According to a senior United Nations Assistance Mission in Afghanistan (UNAMA) official, Taliban leaders disagree on various matters. During a discussion with the Council on Foreign Relations, UNAMA Director for Political Affairs Scott Smith stated that Taliban leaders were divided on an array of disciplines.
Smith refers to the closure of girls’ schools as an example of Taliban leaders’ disagreement, claiming that Kabul, and Kandahar are in a disagreement about the matter.
UNAMA senior official, Smith, mentions the suspension of girls’ schools as Taliban leaders’ disagreement, noting that some high Taliban officials are in favor and are working to get it done, but a number of other senior Taliban officials are against, asserting that Kandahar will make the final decision.
Smith was reported in the report by Radio Azadi as saying: “All the Taliban want is to remain in power as a government, but they disagree on how to govern. For the past ten years, a Taliban group in Doha has dealt with the international community and is cognizant of global issues, whilst another group has been involved in the war. When we call for schools to reopen or for women to not be forced to wear the hijab, the first group responds that they will lose their fighters’ trust.”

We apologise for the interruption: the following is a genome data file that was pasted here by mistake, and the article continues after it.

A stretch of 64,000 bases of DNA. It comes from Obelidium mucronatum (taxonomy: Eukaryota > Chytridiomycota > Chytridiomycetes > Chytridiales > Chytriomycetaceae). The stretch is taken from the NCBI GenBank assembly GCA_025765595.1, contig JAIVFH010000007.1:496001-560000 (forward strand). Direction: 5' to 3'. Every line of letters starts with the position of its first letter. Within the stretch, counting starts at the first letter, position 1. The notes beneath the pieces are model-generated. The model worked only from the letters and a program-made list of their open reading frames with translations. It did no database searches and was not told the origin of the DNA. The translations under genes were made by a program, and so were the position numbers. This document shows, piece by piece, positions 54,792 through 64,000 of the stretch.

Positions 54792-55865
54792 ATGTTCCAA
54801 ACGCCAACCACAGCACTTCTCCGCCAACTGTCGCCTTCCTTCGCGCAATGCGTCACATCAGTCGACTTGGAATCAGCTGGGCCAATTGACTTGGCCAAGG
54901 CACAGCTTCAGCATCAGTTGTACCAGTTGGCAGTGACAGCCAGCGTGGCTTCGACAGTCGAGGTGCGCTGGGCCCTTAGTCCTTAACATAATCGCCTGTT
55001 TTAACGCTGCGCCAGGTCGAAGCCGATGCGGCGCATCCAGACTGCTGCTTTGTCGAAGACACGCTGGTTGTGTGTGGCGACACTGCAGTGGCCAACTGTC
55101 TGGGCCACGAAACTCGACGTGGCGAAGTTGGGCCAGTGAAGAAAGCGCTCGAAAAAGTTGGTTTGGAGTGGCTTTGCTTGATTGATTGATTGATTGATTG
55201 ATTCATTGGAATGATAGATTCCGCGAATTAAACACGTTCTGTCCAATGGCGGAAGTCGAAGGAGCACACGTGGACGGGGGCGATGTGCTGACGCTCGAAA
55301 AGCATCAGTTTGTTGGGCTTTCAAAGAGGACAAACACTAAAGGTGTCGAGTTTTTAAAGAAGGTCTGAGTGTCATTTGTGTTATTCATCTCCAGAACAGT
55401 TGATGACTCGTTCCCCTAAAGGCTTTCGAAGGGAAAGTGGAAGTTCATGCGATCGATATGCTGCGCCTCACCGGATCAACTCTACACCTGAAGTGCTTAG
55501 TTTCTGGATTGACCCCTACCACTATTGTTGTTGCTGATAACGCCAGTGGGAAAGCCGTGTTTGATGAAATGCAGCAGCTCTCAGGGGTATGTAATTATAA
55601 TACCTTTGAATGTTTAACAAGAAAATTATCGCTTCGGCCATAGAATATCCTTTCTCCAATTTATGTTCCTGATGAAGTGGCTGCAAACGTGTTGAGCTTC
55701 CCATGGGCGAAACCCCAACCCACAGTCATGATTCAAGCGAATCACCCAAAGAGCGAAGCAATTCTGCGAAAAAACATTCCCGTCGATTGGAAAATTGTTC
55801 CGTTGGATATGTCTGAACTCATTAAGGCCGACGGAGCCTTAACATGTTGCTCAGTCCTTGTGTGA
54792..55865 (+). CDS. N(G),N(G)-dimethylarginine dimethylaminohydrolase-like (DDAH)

The Taliban’s Deputy Foreign Minister, Shir Mohammad Abbas Stanekzai, criticized the Taliban for closing girls’ schools on May 22, claiming that denying Afghan girls an education equivalent to “eating half of the country’s population.”
He also slammed the Taliban’s political, economic, and social strategies and policies. The international community urges the Taliban to open schools to all girls as soon as possible, to lift the restrictions on women, to respect human rights, including women’s rights, to form a comprehensive government, and to cut ties with terrorist groups.—Khaama News Agency